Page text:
FST's 'Smoke & Mirrors': Who Done What, and Why

This puzzle piece asks the audience to play along.

By Kay Kipling August 11, 2022

Ben Cherry, Jack Gerhard and Alberto Bonilla in FST's Smoke & Mirrors.

Image: John Jones

Murder mysteries with an edge of comedy, light or dark, are a very specific genre, ranging on film from classics like Anthony Shaffer’s Sleuth and Stephen Sondheim and Anthony Perkins’ The Last of Sheila, back in the 1970s, to more recent offerings like 2019’s Knives Out. Onstage, where Shaffer’s work began, there are plenty of examples, too, some more successful than others at keeping both suspense and laughs coming.

Not at the very high end of the spectrum is Will Osborne and Anthony Herrera’s Smoke & Mirrors, now onstage at Florida Studio Theatre’s Gompertz Theatre. It says something about this play that, although I’m sure I saw it when FST first produced it about 20 years ago, I have virtually no recall of it. It’s not that it’s bad; it’s just not very memorable.

The setup is fine. Domineering, egotistical director Hamilton Orr (Ben Cherry) is gathering his partners on a trashy but moneymaking film together in a suitably isolated Mississippi island beach house to talk about a coming sequel. They’re not exactly collegial; the film’s star, Derek Coburn (Jack Gerhard), is a crude, vain and stupid lout who likes teenage girls, and its writer, Clark Robinson (Alberto Bonilla), while not an offensive personality, has had an affair with Hamilton’s wife Barbara (Alanna Smith). So there’s bad blood aplenty here, and Orr’s determined to exploit it for his own purposes.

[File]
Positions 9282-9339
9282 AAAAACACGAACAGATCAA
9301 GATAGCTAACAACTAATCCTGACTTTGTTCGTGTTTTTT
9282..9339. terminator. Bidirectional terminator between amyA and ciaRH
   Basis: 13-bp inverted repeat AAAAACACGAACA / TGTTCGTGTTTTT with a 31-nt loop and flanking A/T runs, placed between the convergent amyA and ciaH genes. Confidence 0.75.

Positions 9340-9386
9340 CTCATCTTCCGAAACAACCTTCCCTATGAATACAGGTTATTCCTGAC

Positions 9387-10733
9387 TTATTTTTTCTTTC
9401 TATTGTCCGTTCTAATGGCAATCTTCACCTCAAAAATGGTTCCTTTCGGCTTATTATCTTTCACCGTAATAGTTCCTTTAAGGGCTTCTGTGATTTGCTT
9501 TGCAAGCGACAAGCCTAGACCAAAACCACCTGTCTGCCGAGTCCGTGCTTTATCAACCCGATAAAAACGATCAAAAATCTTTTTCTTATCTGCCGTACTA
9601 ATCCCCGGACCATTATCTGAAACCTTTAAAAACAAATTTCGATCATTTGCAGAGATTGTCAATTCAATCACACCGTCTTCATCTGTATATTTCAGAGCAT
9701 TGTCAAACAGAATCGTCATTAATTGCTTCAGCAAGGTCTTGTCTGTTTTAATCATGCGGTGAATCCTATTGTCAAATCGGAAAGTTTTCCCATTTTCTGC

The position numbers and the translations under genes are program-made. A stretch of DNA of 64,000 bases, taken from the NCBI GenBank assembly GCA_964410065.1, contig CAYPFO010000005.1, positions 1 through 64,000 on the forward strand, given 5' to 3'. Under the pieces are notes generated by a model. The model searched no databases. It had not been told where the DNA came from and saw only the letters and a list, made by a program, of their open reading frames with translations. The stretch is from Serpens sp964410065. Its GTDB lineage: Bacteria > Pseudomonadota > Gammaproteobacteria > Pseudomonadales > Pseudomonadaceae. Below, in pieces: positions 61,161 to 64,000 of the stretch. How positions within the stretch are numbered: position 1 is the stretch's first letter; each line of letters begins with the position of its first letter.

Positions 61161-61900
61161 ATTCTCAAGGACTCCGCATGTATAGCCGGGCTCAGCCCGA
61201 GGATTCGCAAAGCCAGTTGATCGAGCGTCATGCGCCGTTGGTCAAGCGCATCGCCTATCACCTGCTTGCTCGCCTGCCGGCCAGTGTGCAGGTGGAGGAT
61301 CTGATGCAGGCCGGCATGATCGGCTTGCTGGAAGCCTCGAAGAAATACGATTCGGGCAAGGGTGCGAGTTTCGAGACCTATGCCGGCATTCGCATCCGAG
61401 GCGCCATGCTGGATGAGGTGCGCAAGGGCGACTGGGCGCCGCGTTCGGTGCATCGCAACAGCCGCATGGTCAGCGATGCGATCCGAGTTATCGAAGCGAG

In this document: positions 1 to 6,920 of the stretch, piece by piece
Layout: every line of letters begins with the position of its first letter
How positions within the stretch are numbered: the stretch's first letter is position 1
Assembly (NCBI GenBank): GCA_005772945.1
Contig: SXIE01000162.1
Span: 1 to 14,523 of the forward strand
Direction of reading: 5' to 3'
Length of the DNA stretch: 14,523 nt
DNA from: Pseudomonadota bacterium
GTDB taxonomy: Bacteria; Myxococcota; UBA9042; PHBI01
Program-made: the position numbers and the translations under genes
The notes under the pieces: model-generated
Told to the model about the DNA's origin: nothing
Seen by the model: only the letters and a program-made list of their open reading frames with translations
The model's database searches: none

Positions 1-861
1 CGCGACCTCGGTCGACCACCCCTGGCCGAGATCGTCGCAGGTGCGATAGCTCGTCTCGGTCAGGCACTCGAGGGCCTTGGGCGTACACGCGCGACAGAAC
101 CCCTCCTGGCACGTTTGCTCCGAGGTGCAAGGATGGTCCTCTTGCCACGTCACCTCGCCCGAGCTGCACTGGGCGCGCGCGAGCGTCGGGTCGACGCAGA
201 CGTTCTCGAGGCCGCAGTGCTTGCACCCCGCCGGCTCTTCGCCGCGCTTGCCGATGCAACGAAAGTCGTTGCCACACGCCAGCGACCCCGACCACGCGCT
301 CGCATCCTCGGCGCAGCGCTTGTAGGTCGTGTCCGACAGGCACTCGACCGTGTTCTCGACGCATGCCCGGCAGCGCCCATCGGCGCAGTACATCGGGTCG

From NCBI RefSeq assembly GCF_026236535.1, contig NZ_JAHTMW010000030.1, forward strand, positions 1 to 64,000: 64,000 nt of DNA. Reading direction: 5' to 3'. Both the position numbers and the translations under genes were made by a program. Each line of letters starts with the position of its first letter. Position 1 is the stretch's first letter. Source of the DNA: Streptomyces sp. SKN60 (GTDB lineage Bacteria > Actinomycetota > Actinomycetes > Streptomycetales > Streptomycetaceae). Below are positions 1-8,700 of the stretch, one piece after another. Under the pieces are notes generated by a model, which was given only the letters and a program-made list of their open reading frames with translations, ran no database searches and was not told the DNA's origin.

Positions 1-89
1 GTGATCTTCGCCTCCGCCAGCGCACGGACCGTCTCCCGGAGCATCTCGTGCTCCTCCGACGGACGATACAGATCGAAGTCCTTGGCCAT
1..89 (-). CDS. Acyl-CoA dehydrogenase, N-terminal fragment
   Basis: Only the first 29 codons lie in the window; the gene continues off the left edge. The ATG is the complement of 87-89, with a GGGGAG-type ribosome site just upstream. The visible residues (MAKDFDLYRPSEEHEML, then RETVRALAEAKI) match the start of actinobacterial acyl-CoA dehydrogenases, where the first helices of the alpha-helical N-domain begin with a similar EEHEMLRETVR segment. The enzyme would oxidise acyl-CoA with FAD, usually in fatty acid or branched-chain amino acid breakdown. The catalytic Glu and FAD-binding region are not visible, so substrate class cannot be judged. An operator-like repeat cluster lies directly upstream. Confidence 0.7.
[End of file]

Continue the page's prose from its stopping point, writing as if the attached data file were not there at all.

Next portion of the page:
That means, ostensibly, conniving with Clark to kill Derek, so he can be replaced in the sequel by a much better actor. Persuading Clark to play along takes up much of Act I, but then, of course, twists and turns ensue, bringing a countrified Columbo to the scene in the form of a “rube” sheriff (Justin Ness), whose questions are as exasperating as they are possibly dangerous to the plotters’ freedom.

Ben Cherry and Alanna Smith in Smoke & Mirrors.

Image: John Jones

As is often the case with pieces like this one, Smoke & Mirrors engages our minds initially, and again at the end, but it sometimes sags in the middle, even as the playwrights work to provide surprise motives and actions. Under the direction of Catherine Randazzo, it’s all played pretty broadly, but don’t expect to get belly laughs out of it. It’s more about having some fun guessing who really did what to whom, however improbable.

Cherry is believable enough as a director used to getting his own way, to a point that fosters resentment. I didn’t find the relationship between Smith’s Barbara and Bonilla’s Clark as convincing, and sometimes Ness’s deliberate slow-wittedness as the sheriff is wearing. Gerhard may be a bit over the top as the despicable Derek, but his time onstage is more limited, while still giving us ample reason to hate him.

If you’re finding the dog days of August quite boring at home, Smoke & Mirrors may offer enough of a stage puzzle to draw you out. It runs through Aug. 28, and tickets are available by calling (941) 366-9000 or visiting

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